In one exemplary communication network, the Fiber Distributed-Data Interface standard (FDDI) establishes a protocol for data transmission on fiber optic lines in a local area network (LAN) where network addresses are sent and received in a MSB first, non-canonical hexadecimal representation. In contrast, the Ethernet protocol, a widely used LAN technology, sends and receives the hexadecimal address in a least significant digit first, canonical representation. Often for error tracking, problem investigation, and fault correction, log files including addresses are created. An analyst trying to trace a troublesome fault typically analyzes both FDDI and Ethernet log files. As described above, network addresses are recorded in differing formats, and the analyst typically manually converts the network addresses of one type to addresses of the other type for comparison and analysis. This conversion is time consuming, and, due to the repetitive nature of the task, error prone.
One example of the problem is illustrated by a trace file. An FDDI machine transmits a certain frame to an Ethernet machine. In the FDDI trace logs, the transmitted address is represented as the non-canonical form of the Ethernet address. However, on the Ethernet machine, the same packet is decoded and logged as if coming from a canonical source.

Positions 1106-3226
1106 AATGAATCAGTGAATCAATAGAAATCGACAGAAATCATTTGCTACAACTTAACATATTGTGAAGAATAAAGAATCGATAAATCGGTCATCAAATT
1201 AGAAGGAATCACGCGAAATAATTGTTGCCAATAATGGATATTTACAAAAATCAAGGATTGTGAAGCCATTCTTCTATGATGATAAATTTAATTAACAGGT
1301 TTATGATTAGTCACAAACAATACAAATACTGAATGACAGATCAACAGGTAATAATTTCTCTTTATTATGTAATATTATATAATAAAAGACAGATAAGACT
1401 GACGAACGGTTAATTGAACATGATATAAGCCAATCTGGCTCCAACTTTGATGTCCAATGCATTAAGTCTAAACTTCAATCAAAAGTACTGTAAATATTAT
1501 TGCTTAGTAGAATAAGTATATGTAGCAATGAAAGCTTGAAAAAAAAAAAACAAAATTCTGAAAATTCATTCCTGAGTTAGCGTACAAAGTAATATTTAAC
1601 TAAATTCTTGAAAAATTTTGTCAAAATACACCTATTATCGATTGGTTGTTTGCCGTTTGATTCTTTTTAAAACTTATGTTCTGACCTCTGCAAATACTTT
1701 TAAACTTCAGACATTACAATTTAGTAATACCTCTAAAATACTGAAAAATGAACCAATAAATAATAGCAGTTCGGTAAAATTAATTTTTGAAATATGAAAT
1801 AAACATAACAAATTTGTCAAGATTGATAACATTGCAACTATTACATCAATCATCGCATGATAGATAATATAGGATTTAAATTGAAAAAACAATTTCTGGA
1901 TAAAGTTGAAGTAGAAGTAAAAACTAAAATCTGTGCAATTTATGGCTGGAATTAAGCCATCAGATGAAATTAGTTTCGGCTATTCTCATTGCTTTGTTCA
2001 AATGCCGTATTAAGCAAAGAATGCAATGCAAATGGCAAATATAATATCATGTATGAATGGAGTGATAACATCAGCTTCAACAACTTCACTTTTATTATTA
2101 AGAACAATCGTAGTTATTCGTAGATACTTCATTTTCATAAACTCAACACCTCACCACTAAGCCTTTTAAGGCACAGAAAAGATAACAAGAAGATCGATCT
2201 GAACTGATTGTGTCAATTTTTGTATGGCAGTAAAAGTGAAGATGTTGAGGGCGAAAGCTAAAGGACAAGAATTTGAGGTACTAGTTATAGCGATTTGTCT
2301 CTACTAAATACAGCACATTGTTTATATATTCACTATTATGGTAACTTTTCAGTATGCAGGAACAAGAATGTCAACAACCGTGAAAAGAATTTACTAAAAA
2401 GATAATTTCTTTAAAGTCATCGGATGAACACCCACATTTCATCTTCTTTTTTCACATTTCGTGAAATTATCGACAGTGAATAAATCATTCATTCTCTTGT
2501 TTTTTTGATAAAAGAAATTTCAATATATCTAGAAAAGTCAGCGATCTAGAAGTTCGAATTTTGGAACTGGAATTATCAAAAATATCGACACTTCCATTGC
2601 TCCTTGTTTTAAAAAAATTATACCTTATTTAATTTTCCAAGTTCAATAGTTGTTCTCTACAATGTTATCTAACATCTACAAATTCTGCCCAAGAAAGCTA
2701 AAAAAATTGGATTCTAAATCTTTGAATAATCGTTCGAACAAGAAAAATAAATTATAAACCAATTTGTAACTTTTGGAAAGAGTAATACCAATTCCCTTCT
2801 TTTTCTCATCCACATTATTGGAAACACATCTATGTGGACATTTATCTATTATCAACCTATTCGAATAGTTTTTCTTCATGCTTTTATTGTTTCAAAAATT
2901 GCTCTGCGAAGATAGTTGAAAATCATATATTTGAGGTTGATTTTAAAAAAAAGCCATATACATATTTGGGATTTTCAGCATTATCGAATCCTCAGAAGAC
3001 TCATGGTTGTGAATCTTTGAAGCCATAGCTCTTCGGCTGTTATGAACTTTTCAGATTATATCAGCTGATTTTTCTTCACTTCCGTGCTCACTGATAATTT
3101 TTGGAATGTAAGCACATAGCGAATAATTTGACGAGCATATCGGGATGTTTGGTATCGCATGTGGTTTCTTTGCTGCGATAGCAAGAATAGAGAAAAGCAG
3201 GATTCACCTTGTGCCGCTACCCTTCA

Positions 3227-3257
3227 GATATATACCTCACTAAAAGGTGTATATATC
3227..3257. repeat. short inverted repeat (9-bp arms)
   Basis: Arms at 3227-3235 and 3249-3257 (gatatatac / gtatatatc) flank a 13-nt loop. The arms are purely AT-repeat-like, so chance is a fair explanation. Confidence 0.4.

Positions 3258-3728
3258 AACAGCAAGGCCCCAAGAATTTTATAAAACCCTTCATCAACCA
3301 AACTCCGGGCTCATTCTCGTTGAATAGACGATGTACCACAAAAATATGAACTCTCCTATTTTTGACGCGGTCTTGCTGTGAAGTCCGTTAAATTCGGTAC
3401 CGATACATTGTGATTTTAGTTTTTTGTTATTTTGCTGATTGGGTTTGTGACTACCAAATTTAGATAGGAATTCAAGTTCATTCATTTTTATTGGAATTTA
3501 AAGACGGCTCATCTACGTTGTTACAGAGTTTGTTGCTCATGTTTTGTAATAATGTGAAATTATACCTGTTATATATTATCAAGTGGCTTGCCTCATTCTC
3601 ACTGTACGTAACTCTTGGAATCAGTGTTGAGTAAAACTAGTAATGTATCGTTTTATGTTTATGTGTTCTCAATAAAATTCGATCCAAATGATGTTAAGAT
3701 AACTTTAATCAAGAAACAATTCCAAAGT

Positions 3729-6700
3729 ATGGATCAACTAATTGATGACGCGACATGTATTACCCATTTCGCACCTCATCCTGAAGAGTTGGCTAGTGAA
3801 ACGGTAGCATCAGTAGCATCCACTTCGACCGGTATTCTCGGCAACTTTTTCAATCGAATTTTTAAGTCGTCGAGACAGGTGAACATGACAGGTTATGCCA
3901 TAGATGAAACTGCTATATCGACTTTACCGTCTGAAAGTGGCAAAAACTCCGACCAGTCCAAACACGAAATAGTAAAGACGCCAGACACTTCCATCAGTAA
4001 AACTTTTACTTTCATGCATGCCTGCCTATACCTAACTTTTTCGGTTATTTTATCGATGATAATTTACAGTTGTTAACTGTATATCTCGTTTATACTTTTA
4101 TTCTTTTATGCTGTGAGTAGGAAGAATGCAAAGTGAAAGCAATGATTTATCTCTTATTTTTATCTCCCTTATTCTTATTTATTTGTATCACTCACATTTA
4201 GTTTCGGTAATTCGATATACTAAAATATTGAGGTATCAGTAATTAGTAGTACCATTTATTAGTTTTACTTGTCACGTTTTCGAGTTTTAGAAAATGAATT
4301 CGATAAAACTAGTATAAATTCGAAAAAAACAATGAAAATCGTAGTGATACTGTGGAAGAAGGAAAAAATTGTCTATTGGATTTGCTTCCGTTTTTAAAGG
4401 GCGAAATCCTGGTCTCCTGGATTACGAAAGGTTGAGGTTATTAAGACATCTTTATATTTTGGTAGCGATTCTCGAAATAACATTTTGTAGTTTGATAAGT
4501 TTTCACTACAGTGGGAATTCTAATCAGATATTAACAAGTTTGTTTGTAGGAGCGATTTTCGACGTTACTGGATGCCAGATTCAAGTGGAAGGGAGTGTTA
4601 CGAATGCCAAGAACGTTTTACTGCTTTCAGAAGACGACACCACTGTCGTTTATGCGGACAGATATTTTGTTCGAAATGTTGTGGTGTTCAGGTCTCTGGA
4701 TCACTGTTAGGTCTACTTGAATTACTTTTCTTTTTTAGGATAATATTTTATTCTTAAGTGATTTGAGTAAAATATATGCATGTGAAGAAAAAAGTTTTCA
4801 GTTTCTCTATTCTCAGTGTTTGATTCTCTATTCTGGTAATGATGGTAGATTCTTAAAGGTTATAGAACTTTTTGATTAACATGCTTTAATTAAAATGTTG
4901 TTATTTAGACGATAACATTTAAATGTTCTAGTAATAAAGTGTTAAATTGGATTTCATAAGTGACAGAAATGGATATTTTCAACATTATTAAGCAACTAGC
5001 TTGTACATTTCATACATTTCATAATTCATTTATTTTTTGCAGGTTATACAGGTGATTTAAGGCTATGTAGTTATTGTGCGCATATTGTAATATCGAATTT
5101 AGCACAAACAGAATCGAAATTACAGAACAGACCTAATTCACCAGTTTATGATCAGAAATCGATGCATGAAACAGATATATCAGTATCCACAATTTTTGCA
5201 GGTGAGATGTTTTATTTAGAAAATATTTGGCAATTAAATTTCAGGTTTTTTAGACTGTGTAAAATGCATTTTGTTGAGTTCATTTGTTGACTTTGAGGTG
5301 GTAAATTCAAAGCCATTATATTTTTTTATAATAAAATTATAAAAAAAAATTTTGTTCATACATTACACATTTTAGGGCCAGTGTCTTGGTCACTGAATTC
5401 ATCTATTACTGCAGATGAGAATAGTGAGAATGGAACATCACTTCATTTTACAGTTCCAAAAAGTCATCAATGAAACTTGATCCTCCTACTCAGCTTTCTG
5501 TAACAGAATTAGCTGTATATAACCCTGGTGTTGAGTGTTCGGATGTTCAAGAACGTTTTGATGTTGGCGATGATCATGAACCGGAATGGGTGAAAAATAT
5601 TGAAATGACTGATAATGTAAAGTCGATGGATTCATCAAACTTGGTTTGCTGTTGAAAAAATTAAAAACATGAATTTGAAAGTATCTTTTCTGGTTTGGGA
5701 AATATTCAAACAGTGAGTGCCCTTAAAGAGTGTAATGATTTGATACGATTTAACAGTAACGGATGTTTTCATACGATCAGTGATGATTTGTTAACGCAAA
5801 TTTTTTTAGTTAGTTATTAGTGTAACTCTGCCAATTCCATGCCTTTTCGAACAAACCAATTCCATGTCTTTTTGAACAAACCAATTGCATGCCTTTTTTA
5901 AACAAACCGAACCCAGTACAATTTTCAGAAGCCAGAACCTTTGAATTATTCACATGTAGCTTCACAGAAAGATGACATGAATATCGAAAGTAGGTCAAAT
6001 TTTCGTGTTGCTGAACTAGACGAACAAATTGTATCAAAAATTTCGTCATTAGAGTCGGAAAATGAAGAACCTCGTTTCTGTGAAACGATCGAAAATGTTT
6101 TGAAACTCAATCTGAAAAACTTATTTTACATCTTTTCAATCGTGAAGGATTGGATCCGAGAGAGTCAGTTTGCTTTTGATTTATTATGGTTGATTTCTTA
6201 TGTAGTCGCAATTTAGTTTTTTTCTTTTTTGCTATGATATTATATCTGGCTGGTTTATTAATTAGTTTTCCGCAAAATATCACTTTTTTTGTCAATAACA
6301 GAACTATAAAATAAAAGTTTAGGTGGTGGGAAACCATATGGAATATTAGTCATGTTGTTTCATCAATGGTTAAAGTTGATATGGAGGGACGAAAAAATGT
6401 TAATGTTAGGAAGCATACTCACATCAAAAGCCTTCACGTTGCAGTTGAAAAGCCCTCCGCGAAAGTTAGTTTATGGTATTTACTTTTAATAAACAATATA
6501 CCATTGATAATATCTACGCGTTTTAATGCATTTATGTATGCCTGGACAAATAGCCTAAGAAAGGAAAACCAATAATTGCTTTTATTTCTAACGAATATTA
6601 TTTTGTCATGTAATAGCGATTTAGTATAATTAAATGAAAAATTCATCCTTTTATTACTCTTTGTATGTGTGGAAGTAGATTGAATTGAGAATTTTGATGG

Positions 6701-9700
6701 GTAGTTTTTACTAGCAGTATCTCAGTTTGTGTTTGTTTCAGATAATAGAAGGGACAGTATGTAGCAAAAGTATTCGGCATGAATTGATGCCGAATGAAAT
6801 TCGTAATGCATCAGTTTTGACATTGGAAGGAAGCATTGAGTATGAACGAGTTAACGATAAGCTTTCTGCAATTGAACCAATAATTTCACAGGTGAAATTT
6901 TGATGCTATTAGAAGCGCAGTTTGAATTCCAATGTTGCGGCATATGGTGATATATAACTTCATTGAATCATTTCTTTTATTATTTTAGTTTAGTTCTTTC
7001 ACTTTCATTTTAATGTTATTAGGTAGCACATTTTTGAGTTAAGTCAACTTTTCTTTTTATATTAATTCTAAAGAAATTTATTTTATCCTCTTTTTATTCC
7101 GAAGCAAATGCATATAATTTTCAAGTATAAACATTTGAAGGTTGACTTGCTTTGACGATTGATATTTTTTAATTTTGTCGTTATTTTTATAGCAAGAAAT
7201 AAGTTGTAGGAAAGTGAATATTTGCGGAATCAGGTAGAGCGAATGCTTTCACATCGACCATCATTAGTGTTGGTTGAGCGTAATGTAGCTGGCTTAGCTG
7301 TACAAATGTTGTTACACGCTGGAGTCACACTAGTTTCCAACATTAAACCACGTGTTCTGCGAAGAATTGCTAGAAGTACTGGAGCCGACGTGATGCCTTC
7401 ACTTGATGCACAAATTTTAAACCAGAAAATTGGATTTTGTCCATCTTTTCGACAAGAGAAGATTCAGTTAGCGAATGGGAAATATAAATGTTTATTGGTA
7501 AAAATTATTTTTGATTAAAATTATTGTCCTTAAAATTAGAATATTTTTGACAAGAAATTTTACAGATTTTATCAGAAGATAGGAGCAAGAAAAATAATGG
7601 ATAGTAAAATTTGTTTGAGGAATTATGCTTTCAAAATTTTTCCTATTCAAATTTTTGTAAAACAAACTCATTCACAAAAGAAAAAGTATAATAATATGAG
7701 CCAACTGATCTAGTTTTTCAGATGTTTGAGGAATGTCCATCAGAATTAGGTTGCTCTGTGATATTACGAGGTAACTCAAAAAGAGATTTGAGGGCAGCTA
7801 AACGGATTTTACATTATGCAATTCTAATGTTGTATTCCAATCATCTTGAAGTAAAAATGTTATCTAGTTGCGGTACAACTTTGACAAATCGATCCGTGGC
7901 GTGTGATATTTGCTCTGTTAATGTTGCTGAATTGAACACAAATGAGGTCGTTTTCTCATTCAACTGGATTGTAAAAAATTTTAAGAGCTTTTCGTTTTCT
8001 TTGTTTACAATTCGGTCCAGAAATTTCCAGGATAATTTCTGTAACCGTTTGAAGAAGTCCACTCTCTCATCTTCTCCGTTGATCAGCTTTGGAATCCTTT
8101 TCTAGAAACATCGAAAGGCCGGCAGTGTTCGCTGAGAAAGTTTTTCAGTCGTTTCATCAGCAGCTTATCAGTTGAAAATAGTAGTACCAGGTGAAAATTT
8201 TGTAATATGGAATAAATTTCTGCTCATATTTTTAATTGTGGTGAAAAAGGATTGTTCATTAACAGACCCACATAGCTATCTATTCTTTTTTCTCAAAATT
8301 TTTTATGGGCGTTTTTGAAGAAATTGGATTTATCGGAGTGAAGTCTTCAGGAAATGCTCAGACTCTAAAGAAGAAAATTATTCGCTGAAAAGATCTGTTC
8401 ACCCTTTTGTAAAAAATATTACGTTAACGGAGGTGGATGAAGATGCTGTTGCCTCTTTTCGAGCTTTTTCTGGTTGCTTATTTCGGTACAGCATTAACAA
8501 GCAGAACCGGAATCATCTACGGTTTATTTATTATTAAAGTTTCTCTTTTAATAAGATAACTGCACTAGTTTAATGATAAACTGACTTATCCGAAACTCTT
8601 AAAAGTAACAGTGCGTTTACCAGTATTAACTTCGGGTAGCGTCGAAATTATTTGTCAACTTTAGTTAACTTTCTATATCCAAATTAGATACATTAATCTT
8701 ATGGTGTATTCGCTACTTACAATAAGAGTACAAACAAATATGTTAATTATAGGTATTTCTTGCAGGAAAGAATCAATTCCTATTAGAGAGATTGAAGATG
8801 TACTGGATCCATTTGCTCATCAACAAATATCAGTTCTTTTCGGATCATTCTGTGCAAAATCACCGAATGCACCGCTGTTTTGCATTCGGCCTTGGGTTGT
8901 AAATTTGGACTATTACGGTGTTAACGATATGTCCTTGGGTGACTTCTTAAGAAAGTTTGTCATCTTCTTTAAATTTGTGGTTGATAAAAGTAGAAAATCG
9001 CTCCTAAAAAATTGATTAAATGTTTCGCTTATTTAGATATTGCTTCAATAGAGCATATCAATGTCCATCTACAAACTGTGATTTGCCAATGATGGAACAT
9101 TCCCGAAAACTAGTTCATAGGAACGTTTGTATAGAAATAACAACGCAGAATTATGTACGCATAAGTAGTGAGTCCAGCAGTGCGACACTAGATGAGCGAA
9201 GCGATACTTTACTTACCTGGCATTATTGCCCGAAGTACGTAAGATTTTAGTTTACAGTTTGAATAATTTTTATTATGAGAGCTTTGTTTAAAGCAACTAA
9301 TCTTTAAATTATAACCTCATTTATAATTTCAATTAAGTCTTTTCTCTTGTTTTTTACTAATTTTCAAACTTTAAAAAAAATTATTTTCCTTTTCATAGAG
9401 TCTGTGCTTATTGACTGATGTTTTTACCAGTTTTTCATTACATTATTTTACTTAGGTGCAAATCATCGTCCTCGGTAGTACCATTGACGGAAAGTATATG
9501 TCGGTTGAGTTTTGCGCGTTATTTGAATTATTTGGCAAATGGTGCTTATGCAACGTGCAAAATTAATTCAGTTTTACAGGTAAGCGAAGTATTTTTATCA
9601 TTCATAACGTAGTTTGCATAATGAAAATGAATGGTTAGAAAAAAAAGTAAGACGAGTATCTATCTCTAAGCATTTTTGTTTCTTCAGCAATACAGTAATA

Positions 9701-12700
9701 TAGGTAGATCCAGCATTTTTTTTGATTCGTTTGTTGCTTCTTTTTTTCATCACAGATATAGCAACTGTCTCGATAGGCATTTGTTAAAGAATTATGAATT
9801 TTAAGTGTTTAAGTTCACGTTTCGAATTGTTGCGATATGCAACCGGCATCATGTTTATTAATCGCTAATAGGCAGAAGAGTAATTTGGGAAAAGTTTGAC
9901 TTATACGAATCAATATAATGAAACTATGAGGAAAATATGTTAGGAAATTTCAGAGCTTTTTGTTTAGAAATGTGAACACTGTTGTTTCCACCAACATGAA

In network monitoring applications, data is mostly coded using a canonical representation, but the actual FDDI trace logs shows the addresses in non-canonical form. For example, the Solaris™ operating system, offered by Sun Microsystems, presents the FDDI media access control (MAC) address, a computer's unique hardware number, in Ethernet form, but logs the network activity in the FDDI form. This forces the system analyst to manually convert the logged addresses into Ethernet form for further manipulation, research, or other activities. As stated above, the time requirements and likelihood of human error involved in executing these translations is quite high. There are many situations, other than just those related to the interpretation of network logging and trace files, where translations between canonical and non-canonical are required.
The present invention is directed to overcoming, or at least reducing the effects of, one or more of the problems set forth above.